PART I: Foragers and Farmers, to 5000 B.C.E. CHAPTER ONE: Out of the Ice: Peopling the EarthSo You Think You're HumanHuman EvolutionOut of AfricaPeopling the Old WorldMigration, Population, and Social ChangeThe Last Great Ice AgeIce-Age HuntersIce-Age ArtIce-Age Culture and SocietyPeopling the New WorldSurvival of the ForagersIn Perspective: After the Ice Age CHAPTER TWO: Out of the Mud: Farming and Herding After the Ice AgeThe Problem of AgricultureA Case in Point: Aboriginal AustraliansPreagricultural SettlementsThe Disadvantages of FarmingHusbandry in Different EnvironmentsHerders' EnvironmentsTillers' EnvironmentsThe Spread of AgricultureEuropeAsiaThe AmericasAfricaThe Pacific IslandsSo Why Did Farming Start?Population PressureThe Outcome of AbundanceThe Power of PoliticsCult AgricultureClimatic InstabilityAgriculture by AccidentProduction as an Outgrowth of ProcurementIn Perspective: Seeking Stability PART TWO: Farmers and Builders, 5000 to 500 B.C.E. CHAPTER THREE: The Great River Valleys: Accelerating Change and Developing StatesGrowing Communities, Divergent CulturesIntensified Settlement and Its EffectsThe Ecology of CivilizationThe Great FloodplainsThe Ecology of EgyptShifting Rivers of the Indus ValleyFierce Nature in Early MesopotamiaThe Good Earth of Early ChinaConfigurations of Society Patterns of Settlement and LaborPoliticsThe Egyptian StateStatecraft in MesopotamiaThe First Documented Chinese StateRuling the Harappan WorldThe Politics of ExpansionLiterate CultureIn Perspective: What made the Great River Valleys Different? CHAPTER FOUR: A Succession of Civilizations: Ambition and InstabilityThe Case of the Hittite Kingdom The Importance of TradeHittite Society and PoliticsFragility and Fall: The End of HattiInstability and Collapse in the AegeanCretan CivilizationMycenaean CivilizationA General Crisis in the Eastern Mediterranean?The Egyptian ExperienceThe Roots of InstabilityThe Extinction of Harappan CivilizationThe Evidence of the Rig VedaThe Environment of StressConflict on the Yellow RiverThe Rise of ZhouThe Zhou Political SystemState-Building in the AmericasAndean ExamplesDevelopments in MesoamericaAssessing the DamageThe Survival of EgyptIn Perspective: Fatal Flaws CHAPTER FIVE: Rebuilding the World: Recoveries, New Initiatives, and Their Limits Trade and Recovery in the Middle EastThe Phoenician ExperienceThe Assyrian EmpireThe Babylonian RevivalGreeceand BeyondThe Greek EnvironmentGreek ColonialismEarly Greek SocietyThe Spread of State-Building and City-BuildingEmpires and Recovery in China and South AsiaThe Zhou DeclineSouth Asia: Relocated Centers of CultureThe Ganges ValleyBuilding Anew in Sri LankaThe Frustrations of IsolationDevelopments in North AmericaNew Initiatives in AfricaIn Perspective: The Framework of Recovery PART III: The Axial Age, from 500 B.C.E. to 200 C.E. CHAPTER SIX: The Great SchoolsThe Thinkers of the Axial AgeThe Thoughts of the Axial AgeReligious ThinkingNew Political ThinkingChallenging IllusionMathReasonScienceMedicineSkepticismAxial Age-Axial Area: The Structures of the Axial AgeIn Perspective: The Reach of the Sages CHAPTER SEVEN: The Great EmpiresRoutes That Drew the World TogetherThe Sea Routes of the Indian OceanLand Routes: The Silk RoadsThe First Eurasian Empire: PersiaThe Persian HeartlandPersian GovernmentThe Persian-Greek WarsThe Empire of Alexander the GreatThe Rise of RomeThe Roman FrontiersImperial Culture and CommerceThe CeltsThe Beginnings of Imperialism in IndiaGovernmentAsoka and His Mental WorldChinese Unity and ImperialismUnity Endangered and SavedThe Menace from the SteppesBeyond the EmpiresJapan and KoreaThe Western Eurasian SteppeMesoamerica In Perspective: The Aftermath of the Axial Age PART IV: Fitful Transitions, from about the Third Century to the Tenth Century CHAPTER EIGHT: Postimperial Worlds: Problems of Empires in Eurasia and Africa, ca. 200 c.e. to ca. 700 c.e.The Western Roman Empire and Its InvadersChanges within the Roman EmpireThe "Barbarian" WestSteppelanders and Their VictimsChinaIndiaNew Frontiers in AsiaKoreaFunanThe Rise of EthiopiaThe Crises of the Sixth and Seventh CenturiesJustinian and the Eastern Roman EmpireThe New BarbariansThe ArabsIslamArabs against Persia and RomeThe Muslim WorldRecovery and Its Limits in ChinaRise of the TangEmpress WuTang DeclineIn The Shadow of the Tang: Tibet and JapanTibetJapanIn Perspective: The Triumph Of Barbarism? CHAPTER NINE: The Rise of World Religions: Christianity, Islam, and BuddhismCommerce and Conflict: Carriers of CreedsIn the Islamic WorldIn ChristendomIn the Buddhist WorldTradeManichaeanism and the UighursChristianity on the Silk RoadsIslam on Trade RoutesMonarchs and MissionariesConstantineEzanaTrdatDiplomatic ConversionsBuddhist PoliticsKoreaJapanTibetIndiaThe Margins of ChristendomVladimir and the RusIslam and the TurksTrickle Down: Christianization and IslamizationReligious Lives: The World of Monks and NunsChristian MonasticismBuddhist MonksSufismReligious WomenIn Perspective: The Triumphs of the Potential World Religions CHAPTER TEN: Remaking the World: Innovation and Renewal on Environmental Frontiers in the Late First MillenniumIsolation and Initiative: Sub-Saharan Africa and the AmericasAfrican GeographyAmerican GeographyThe Maize FrontiersThe Islamic World and the EnvironmentFrontier Growth in JapanChinaand South AsiaThe PacificThe Expansion of ChristendomIn Perspective: The Limits of Divergence PART V: Contacts and Conflicts, 1000 C.E. to 1200 C.E. CHAPTER ELEVEN: Contending with Isolation: ca. 1000-1200American Developments: From the Arctic to MesoamericaGreenland and the NorthThe North American Southwest and the Mississippi RegionMesoamericaAround The Indian Ocean: Ethiopia, the Khmer, and IndiaEast Africa: The Ethiopian EmpireSoutheast Asia: The Khmer KingdomIndia: Economy and CultureIndia: The Chola KingdomEurasian Extremities: Japan and Western Europe JapanWestern Europe: Economics and PoliticsWestern Europe: Religion and CultureIn Perspective: The Patchwork of Effects CHAPTER TWELEVE: The Nomadic Frontiers: the Islamic World, Byzantium, and China ca. 1000-1200The Islamic World and Its NeighborsThe Coming of the SteppelandersThe CrusadesThe Invaders from the SaharaThe Progress of SufismThe Byzantine Empire and Its NeighborsByzantium and the BarbariansBasil IIThe Era of DifficultiesByzantium and the CrusadersByzantine Art and LearningChinaand the Northern BarbariansThe End of the Tang DynastyThe Rise of the Song and the Barbarian ConquestsEconomy and Society under the SongSong Art and LearningIn Perspective: Cains and Abels PART VI: The Crucible: The Eurasian Crises of the Thirteenth and Fourteenth Centuries CHAPTER THIRTEEN: The World the Mongols MadeThe Mongols: Reshaping EurasiaThe Mongol SteppeThe Mongol World beyond the Steppes: The Silk Roads, China, Persia and RussiaChinaPersiaRussiaThe Limits of Conquest: Mamluk Egypt and Muslim IndiaMuslim India: The Dehli SultanateEUROPEIN PERSPECTIVE: The Uniqueness of the Mongols CHAPTER FOURTEEN: The Revenge of Nature: Plague, Cold, and the Limits of Disaster in the Fourteenth CenturyClimate ChangeThe Coming of the Age of PlagueThe Course and Impact of PlagueMoral and Social EffectsThe Limits of Disaster: Beyond the Plague ZoneIndiaSoutheast AsiaJapanMaliThe Pacific: Societies of IsolationIn Perspective: The Aftershock CHAPTER FIFTHTEEN: Expanding Worlds: Recovery in the Late Fourteenth and Fifteenth CenturiesFragile Empires in AfricaEast AfricaWest AfricaEcological Imperialism in the AmericasThe Inca EmpireThe Aztec EmpireNew Eurasian EmpiresThe Russian EmpireThe Ottoman EmpireThe Limitations of Chinese ImperialismThe Beginnings of Oceanic ImperialismThe European Outlook: Problems and PromiseIn Perspective: Beyond Empires PART VII: Convergence and Divergence to ca. 1700 CHAPTER SIXTEEN: Imperial Arenas: New Empires in the Sixteenth and Seventeenth CenturiesMaritime Empires: Portugal, Japan, and the DutchThe Portuguese ExampleAsian ExamplesThe Dutch ConnectionLand Empires: Russia, China, Mughal India, and the OttomansChinaThe Mughal Example in IndiaThe OttomansNew Land Empires in the AmericasMaking the New Empires WorkThe Global Balance of TradeIn Perspective: The Impact of the Americas CHAPTER SEVENTEEN: The Ecological Revolution of the Sixteenth and Seventeenth CenturiesThe Ecological Exchange: Plants and AnimalsMaize, Sweet Potatoes, and PotatoesWeeds, Grasses, and LivestockCane SugarCoffee, Tea, and ChocolatePatterns of Ecological ExchangeThe Microbial ExchangeDemographic Collapse in the New WorldPlague and New Diseases in EurasiaLabor: Human TransplantationsWild Frontiers: Encroaching SettlementNorthern and Central Asia: The Waning of Steppeland ImperialismPastoral Imperialism in Africa and the AmericasImperialism and Settlement in Europe and AsiaChinaIndiaNew Exploitation in the AmericasThe Spanish EmpireBrazilBritish North AmericaHome Fronts in Europe and AsiaNew Energy SourcesLand ReclamationFrontiers of the HuntIn Perspective: Evolution Redirected CHAPTER EIGHTEEN: Mental Revolutions: Religion and Science in the Sixteenth and Seventeenth CenturiesChristianity in ChristendomChristianity beyond Christendom: The Limits of SuccessThe Missionary Worlds of Islam and BuddhismChina and JapanIslamThe Resulting Mix: Global Religious Diversity-American and Indian ExamplesBlack AmericaWhite AmericaIndiaThe Renaissance "Discovery of the World"The Rise of Western ScienceWestern Science in the EastIn Perspective: The Scales of Thought CHAPTER NINETEEN: States and Societies: Political and Social Change in the Sixteenth and Seventeenth CenturiesPolitical Change in EuropeWestern Political ThoughtWestern SocietyThe OttomansMughal India and Safavid PersiaChinese Politics and SocietyChinese PoliticsChinese SocietyTokugawa JapanThe New World of the AmericasAfricaIn Perspective: Centuries of Upheaval PART VIII: Global Enlightenments, 1700-1800 CHAPTER TWENTY: Driven by Growth: The Global Economy in the Eighteenth CenturyPopulation TrendsUrbanizationExplanationsMedicineThe Ecology of DiseaseEconomic Trends: China, India, and the Ottoman EmpireChinaIndiaThe Ottoman Empire and Its EnvironsThe West's Productive LeapThe Scientific BackgroundThe British ExampleThe Expansion of ResourcesGlobal GardeningIn Perspective: New Europes, New Departures CHAPTER TWENTYONE: The Age of Global Interaction: Expansion and Intersection of Eighteenth-Century EmpiresAsian Imperialism in Arrest or Decline: China, Persia, and the OttomansChinaThe Asian ContextPersia and the Ottoman EmpireImperial Reversal in India: Mughal Eclipse and British Rise To PowerThe Dutch East IndiesThe Black Atlantic: Africa, the Americas, and the Slave TradeLand Empires of the New WorldThe Araucanos and the SiouxPortugal in BrazilSpanish AmericaCreole MentalitiesToward IndependenceIN PERSPECTIVE: The Rims of Empires CHAPTER TWENTYTWO: The Exchange of Enlightenment: Eighteenth-Century ThoughtThe Character of the EnlightenmentThe Enlightenment in Global ContextThe Chinese ExampleJapanIndiaThe Islamic WorldThe Enlightenment's Effects in AsiaThe Enlightenment and ChinaWestern Science in JapanKorea and Southeast AsiaThe OttomansThe Enlightenment in EuropeThe Belief in ProgressNew Economic ThoughtSocial EqualityAnticlericalismThe Crisis of the Enlightenment: Religion and RomanticismReligious RevivalThe Cult of Nature and RomanticismRousseau and the General WillPacific DiscoveriesWild ChildrenThe Huron as Noble SavageThe French Revolution and NapoleonBackground to the RevolutionNapoleonRevolutionary RadicalismIn Perspective: The Afterglow of Enlightenment PART IX: The Frustrations of Progress, 1800-1900 CHAPTER TWENTYTHREE: Replacing Muscle: the Energy RevolutionsGlobal Demographics: the Word's Population RisesFood: Transition to AbundanceEnergy for Power: Militarization and IndustrializationMilitarizationIndustrializationIndustrializing EuropeIndustry in the AmericasJapanIndustrializesChinaand IndustrializationIndiaand EgyptIn Perspective: Why the West? CHAPTER TWENTYFOUR: The Social Mold: Work and Society in the Nineteenth CenturyThe Industrialized EnvironmentPalaces of Work: The Rise of FactoriesCritics of Industrialization: Gold from the SewersUrbanizationBeyond Industry: Agriculture And MiningChanging Labor RegimesFree MigrantsHunters and PastoralistsElites TransformedIn Perspective: Cultural Exchange-- Enhanced Pace, New Direction CHAPTER TWENTYFIVE: Western Dominance in the Nineteenth Century World: The Westward Shift of Power and the Rise of Global EmpiresThe Opium WarsThe White Empires: Rise and ResistanceMethods of Imperial RuleBusiness ImperialismImperialism in the "New Europes"Empires Elsewhere: Japan, Russia, and the United StatesRationales of EmpireDoctrines of SuperiorityThe Civilizing MissionsIn Perspective: The Reach of Empires CHAPTER TWENTYSIX: The Changing State: Political Developments in the Nineteenth CenturyNationalismNationalism in EuropeThe Case of the JewsNationalism beyond EuropeConstitutionalismCentralization, Militarization, and BureaucratizationIn and Around the Industrializing WorldBeyond the Industrializing WorldReligion and PoliticsNew Forms of Political RadicalismSteps toward DemocracyThe Expansion of the Public SphereWestern Social ThoughtIn Perspective: Global State-BuildingPART X: Chaos and Complexity: The World in the Twentieth Century CHAPTER TWENTYSEVEN: The Twentieth-Century Mind: Western Science and the World Western Science AscendantChinaIndiaThe Wider WorldThe Transformation of Western SciencePhysicsHuman SciencesAnthropology and PsychologyPhilosophy and LinguisticsThe Mirror of Science: ArtThe Turn of the WorldIn Perspective: Science Challenging and Challenged CHAPTER TWENTYEIGHT: World Order and Disorder: Global Politics in the Twentieth CenturyTHE WORLD WAR ERA, 1914-1945The First World WarPostwar DisillusionmentThe Shift to Ideological ConflictsThe Second World WarThe Cold War Era, 1945-1991Super-Power ConfrontationDecolonizationThe New World OrderThe European UnionIn Perspective: The Anvil of War CHAPTER TWENTYNINE: The Pursuit of Utopia: Civil Society in the Twentieth Century The Context of AtrocitiesThe Encroaching StateUnplanning Utopia: the Turn toward IndividualismCounter-Colonization and Social ChangeGlobalization and the World EconomyCulture and GlobalizationSecularism and Religious RevivalIn Perspective: The Century of Paradox CHAPTER THIRTY: The Embattled Biosphere: The Twentieth-Century EnvironmentFuel ResourcesFood OutputUrbanizationThe Crisis of ConservationThe Unmanageable Environment: Climate and DiseaseIn Perspective: The Environmental Dilemma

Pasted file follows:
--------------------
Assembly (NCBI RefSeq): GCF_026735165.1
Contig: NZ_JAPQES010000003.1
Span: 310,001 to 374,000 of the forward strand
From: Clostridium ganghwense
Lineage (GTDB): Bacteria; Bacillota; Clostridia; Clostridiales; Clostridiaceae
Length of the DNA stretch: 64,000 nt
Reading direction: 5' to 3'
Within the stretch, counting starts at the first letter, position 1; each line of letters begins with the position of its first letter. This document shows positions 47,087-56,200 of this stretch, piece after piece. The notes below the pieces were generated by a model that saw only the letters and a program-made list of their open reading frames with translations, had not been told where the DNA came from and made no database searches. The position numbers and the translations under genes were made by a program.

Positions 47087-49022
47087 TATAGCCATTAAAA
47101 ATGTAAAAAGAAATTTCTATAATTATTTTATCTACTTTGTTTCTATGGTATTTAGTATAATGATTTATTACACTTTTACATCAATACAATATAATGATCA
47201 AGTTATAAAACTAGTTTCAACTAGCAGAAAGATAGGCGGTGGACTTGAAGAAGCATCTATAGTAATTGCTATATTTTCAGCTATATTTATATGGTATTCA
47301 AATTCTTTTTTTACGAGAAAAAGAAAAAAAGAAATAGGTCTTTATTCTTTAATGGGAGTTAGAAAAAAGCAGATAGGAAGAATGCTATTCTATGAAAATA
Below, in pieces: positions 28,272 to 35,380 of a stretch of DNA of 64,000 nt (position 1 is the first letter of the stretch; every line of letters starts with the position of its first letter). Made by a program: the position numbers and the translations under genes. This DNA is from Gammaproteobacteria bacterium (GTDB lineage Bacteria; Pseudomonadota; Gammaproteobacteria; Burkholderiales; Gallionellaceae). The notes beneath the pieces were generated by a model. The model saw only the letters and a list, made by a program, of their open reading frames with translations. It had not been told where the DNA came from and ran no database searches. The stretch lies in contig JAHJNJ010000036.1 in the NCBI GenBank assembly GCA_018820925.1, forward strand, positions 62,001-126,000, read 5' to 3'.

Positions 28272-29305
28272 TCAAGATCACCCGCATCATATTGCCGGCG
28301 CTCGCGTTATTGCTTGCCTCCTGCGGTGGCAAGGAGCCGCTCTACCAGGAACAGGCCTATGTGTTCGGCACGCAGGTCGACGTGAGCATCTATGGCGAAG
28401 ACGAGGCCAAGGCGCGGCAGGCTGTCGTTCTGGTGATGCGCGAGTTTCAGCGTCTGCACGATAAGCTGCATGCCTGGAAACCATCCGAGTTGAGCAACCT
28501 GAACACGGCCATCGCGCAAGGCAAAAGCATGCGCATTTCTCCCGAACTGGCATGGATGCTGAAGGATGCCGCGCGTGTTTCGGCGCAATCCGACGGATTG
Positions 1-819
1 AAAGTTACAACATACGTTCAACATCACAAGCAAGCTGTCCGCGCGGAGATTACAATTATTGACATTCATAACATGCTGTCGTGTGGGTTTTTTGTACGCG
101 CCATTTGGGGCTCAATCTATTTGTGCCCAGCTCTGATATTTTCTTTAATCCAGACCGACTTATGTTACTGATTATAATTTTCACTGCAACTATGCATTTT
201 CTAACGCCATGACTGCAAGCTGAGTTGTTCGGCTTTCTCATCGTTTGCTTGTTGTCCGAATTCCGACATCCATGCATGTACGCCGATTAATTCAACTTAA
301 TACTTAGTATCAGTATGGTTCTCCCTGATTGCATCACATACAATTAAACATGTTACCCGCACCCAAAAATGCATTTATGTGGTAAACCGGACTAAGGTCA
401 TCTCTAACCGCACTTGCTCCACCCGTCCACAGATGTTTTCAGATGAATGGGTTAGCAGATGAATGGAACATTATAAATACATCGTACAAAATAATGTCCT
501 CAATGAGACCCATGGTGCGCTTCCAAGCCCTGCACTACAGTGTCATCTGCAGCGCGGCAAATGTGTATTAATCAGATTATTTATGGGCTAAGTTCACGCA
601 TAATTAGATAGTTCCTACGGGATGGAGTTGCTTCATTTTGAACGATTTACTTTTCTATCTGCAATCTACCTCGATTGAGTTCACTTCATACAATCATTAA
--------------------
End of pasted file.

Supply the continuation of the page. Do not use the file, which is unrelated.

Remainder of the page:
About Dr. Felipe Fernandez-Armesto
About Felipe Fernandez-Armesto: Felipe Fernandez-Armesto holds the Principe of Asturias chair of Spanish Civilization at Tufts University where he also directs the Pearson Prentice Hall Seminar Series in Global History. Fernandez-Armesto is a member of the faculty of history at Queen Mary College, University of London, and is on the editorial board of the History of Cartography for the University of Chicago Press, the editorial committee of Studies in Overseas History (Leiden University), and the Journal of Global History. He also serves on the Council of the Hakluyt Society and the English Committee of PEN. Recent awards include a Premio Nacional de Investigacion (Sociedad Geografica Espanola) in 2003, a fellowship at the Netherlands Institute of Advanced Study in the Humanities and Social Sciences, and a Union Pacific Visiting Professorship at the University of Minnesota (1999-2000). He won the Caird Medal of the National Maritime Museum in 1995 and the John Carter Brown Medal in 1999. The author, coauthor, or editor of over 25 books and numerous papers and scholarly articles, Fernandez-Armesto's work has been translated into 22 languages. His books include Before Columbus; The Times Illustrated History of Europe; Columbus; Millennium: A History of the Last Thousand Years (the subject of a ten-part series on CNN); Civilizations: Culture, Ambition, and the Transformation of Nature; Near a Thousand Tables; The Americas; Humankind: A Brief History; Ideas That Changed the World; The Times Atlas of World Exploration; and The Times Guide to the Peoples of Europe. Two forthcoming works are Amerigo: The Man Who Gave His Name to America and The Pathfinders: A Global History of Exploration.